It’s an important and powerful concept to wrap your mind around, especially when setting expectations. The overwhelming conclusion after years of research is that “birds of a feather flock together,” meaning that people who are alike tend to become friends, partners, and mates (Berscheid & Reis, 1998; Byrne, 1997; McPherson, Smith-Lovin, & Cook, 2001). And one of the similarities that brings people together is personality (Boyden, Carroll, & Maier, 1984; Acitelli, Kenny, & Weiner, 2001; Caspi & Harbener, 1990; Gonzaga, Campos, & Bradbury, 2007). Also, people are more likely to help others who are genetically similar to themselves, as demonstrated in research that shows people are most likely to help close kin members before others (Burnstein, Crandall, & Kityama, 1994; Sime, 1983).
It’s key to understanding the human condition and how it can affect a global organization. Understanding culture is a key aspect to developing relationships in business. Grouping Eastern Europe and Russian vs Russia and Asia revolves more around the culture similarities then the distance between to countries or lines that divide them. There is a historical context as well, dating back to the the opposition of the West (originally Europe) to the East in European thought goes back to Ancient Greece, namely to the fifth century B.C., when Greeks encountered the growing threat from the powerful Persian Empire, situated in the part of the world that the Greeks called “Asia.” From the time of the Greek-Persian conflict, Europe was associated with political freedom and the “opposition between Greece and Persia was viewed by the Greeks as representing that between Europe and Asia, and stood for freedom as opposed to despotism.”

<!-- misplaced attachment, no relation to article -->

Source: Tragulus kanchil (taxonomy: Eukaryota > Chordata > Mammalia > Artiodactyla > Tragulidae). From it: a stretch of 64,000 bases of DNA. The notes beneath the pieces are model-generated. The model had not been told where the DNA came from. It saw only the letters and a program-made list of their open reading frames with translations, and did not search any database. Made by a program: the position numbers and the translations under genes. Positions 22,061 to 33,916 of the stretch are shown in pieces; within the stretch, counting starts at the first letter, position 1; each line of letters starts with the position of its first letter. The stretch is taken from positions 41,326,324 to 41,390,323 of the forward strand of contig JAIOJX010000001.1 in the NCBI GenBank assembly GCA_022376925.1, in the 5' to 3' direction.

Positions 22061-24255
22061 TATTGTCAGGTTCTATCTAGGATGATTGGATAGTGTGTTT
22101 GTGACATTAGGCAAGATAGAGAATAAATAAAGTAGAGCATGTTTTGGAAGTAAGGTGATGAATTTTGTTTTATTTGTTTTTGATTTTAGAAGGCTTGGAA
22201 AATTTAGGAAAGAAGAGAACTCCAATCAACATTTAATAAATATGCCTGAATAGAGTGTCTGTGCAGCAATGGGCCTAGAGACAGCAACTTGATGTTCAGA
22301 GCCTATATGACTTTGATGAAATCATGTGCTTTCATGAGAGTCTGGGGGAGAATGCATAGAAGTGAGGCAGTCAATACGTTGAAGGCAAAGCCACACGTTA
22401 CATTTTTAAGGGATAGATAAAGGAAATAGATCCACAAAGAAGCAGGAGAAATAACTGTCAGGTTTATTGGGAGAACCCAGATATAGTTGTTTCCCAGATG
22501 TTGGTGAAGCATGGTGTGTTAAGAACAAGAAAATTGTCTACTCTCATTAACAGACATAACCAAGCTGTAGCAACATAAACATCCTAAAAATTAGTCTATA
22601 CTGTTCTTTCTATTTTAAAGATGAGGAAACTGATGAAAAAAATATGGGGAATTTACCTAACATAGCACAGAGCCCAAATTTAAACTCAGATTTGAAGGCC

Now, the culture of Russia is undoubtedly more European than Asian and speaks to the basic concept of: birds of a feather flock together.